Image of person considering which way to go

We like to write articles encouraging people to seek their dream job in local government management. We need excellent leaders as our city, town, and county managers. But, if one were to set out to design a senior management role that would generate lots of pressures and conflict, it might look a lot like the chief administrative officer (CAO) position in local government.

In this article, we address some of the realities that a CAO can find themselves facing. It is not to discourage anyone, but rather to examine how one should react to various pressures when things get tough. The position can be a recipe for a stress souffle:

• Start with five, seven, or nine elected bosses who may know little about public administration, may not like each other much or see eye to eye on major policy issues, and can fire the city/county manager at any time with or without cause.

• Add a maze of laws, rules, regulations, and rulings from federal, state, and regional agencies and courts and the legacy work of numerous previous councils and administrations.

• Mix in wide-ranging responsibilities for a host of critical safety, quality-of-life, land-use, and infrastructure services with more than a sprinkling of hot-button social issues that defy solution.

• Thin it with very real resource limitations and a lack of control over revenues.

• Fold in an often suspicious and demanding public with scant understanding of the constraints and system in which the CAO operates and a generally unionized workforce that feels underappreciated and underpaid (often because it is).

• Bake it in the heat of a polarized political environment, constant media and social media scrutiny, and negative commentary and sunshine laws requiring that almost everything the manager thinks, says, or writes is in the public domain.

• Voila!

How Hard Can It Be?

This job is not for the faint of heart. There are countless easier ways to make a living these days, even while providing public service.

The city/county manager plays a crucial role in making local representative democracy work and ensuring that effective, efficient, and equitable services are provided within the means of the city, town, or county. Local government management is noble, demanding, and satisfying in ways that many professionals cannot fully appreciate.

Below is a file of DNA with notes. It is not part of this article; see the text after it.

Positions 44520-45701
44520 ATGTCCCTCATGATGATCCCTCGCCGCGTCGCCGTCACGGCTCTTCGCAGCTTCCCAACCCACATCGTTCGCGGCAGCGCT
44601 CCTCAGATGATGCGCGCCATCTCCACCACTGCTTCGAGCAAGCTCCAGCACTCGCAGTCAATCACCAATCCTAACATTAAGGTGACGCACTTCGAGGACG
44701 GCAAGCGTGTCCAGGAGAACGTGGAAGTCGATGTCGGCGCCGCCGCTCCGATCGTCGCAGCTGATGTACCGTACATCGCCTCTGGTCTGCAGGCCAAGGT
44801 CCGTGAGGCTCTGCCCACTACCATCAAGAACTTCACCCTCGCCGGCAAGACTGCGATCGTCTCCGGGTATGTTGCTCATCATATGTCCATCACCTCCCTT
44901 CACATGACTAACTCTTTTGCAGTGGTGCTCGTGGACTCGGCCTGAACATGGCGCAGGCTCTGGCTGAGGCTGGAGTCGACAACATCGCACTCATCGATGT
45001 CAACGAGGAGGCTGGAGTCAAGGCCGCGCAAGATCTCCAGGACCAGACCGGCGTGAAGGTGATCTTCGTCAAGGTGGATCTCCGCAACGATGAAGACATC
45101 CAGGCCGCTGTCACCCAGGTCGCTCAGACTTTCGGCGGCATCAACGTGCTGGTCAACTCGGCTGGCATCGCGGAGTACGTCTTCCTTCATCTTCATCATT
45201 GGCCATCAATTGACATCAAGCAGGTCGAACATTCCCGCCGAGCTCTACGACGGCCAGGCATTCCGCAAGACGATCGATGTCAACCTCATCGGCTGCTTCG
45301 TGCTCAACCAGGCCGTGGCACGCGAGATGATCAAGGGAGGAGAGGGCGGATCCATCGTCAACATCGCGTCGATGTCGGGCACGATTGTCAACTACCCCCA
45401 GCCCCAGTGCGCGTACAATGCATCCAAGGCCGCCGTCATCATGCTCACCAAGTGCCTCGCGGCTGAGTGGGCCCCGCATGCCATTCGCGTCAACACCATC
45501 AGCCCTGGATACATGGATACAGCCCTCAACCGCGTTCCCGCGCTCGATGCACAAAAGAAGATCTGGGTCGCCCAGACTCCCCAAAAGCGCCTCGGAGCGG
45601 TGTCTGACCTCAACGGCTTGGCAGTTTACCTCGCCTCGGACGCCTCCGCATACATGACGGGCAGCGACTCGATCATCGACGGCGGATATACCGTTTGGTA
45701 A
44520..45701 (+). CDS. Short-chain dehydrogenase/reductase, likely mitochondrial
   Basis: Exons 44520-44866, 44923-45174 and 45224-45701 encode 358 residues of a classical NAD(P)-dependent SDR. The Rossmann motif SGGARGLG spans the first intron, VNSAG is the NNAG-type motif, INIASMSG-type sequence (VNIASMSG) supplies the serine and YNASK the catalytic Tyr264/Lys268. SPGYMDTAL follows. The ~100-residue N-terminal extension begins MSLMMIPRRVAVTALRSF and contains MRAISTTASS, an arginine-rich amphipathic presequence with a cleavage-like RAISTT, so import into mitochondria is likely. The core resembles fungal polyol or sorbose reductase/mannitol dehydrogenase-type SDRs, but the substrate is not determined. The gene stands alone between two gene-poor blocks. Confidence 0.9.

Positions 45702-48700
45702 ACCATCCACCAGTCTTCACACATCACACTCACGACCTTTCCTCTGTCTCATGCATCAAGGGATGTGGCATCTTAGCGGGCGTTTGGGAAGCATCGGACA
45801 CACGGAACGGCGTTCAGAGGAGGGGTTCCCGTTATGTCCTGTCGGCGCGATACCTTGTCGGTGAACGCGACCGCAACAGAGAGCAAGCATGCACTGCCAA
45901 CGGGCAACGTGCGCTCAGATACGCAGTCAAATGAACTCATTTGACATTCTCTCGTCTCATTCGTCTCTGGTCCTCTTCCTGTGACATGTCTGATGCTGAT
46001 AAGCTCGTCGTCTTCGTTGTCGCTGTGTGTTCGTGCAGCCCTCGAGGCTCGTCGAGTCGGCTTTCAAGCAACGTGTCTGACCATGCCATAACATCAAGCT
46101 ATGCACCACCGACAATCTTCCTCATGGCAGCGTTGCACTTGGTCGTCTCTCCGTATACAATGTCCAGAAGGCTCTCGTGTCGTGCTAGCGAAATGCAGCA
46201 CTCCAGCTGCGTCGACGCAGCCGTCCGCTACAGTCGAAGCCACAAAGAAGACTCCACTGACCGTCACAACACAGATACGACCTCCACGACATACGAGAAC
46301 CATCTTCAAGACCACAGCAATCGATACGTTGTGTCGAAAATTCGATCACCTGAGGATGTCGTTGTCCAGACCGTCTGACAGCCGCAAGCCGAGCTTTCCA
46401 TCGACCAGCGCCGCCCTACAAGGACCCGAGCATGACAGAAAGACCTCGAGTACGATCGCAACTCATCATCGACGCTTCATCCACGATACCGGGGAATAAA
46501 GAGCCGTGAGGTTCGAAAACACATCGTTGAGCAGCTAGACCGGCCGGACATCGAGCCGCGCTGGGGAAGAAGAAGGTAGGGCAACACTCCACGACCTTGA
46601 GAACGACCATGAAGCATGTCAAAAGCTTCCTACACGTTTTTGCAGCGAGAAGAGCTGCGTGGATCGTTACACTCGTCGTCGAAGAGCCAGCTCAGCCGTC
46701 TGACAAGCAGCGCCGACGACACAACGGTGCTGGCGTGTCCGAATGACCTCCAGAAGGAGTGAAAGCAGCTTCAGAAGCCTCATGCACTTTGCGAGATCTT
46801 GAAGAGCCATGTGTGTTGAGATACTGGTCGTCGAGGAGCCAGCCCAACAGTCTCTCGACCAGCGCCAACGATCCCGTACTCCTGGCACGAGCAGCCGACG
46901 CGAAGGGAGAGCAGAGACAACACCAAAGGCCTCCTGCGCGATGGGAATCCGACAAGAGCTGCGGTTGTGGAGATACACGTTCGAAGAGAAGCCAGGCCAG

It is often said that there is no one best CAO profile because success in the position is so dependent on the fit between the manager, council, staff, and community served. However, these relationships are in constant flux. No matter how well suited the manager may seem on the day of hiring, the situation can be very different once a person assumes the role, as elections change the composition of the council and events shape the city government.

The first month or even year can be smooth, but inevitably there will be conflict, controversy, and stress — guaranteed! At times, the pressures may be so great that the manager cannot perform satisfactorily and needs to move on for their own well-being and the community’s good. There are other times when the professional manager must dig in and steer the city through the rough seas to safe harbor.

But how do you know when it is best to stick it out no matter how difficult the challenges are or when to seek your next opportunity?

Ethical Guidance

ICMA’s Code of Ethics offers a guideline on the length of service, which is instructive. It suggests a minimum of two years of service in a position as an appointed city/county manager or chief administrative/executive officer. The guideline qualifies this advice by acknowledging that in limited circumstances it may be in the interests of the local government and the manager to separate earlier than two years. The examples that are given include a council’s refusal to honor the terms and conditions of the manager’s employment, a vote of no confidence in the manager, or serious personal issues. It goes on to stress that short tenure should be the exception rather than a recurring experience.

When to Stay

There are many situations when the city/county manager may consider leaving:

• It is not uncommon for one or more elected leaders to take an active dislike to the manager. This can create very unpleasant meetings and public displays of disrespect.

• There will be times that the council refuses the manager’s recommendations, resulting in very negative consequences, such as budget deficits, litigation, union actions, and social unrest.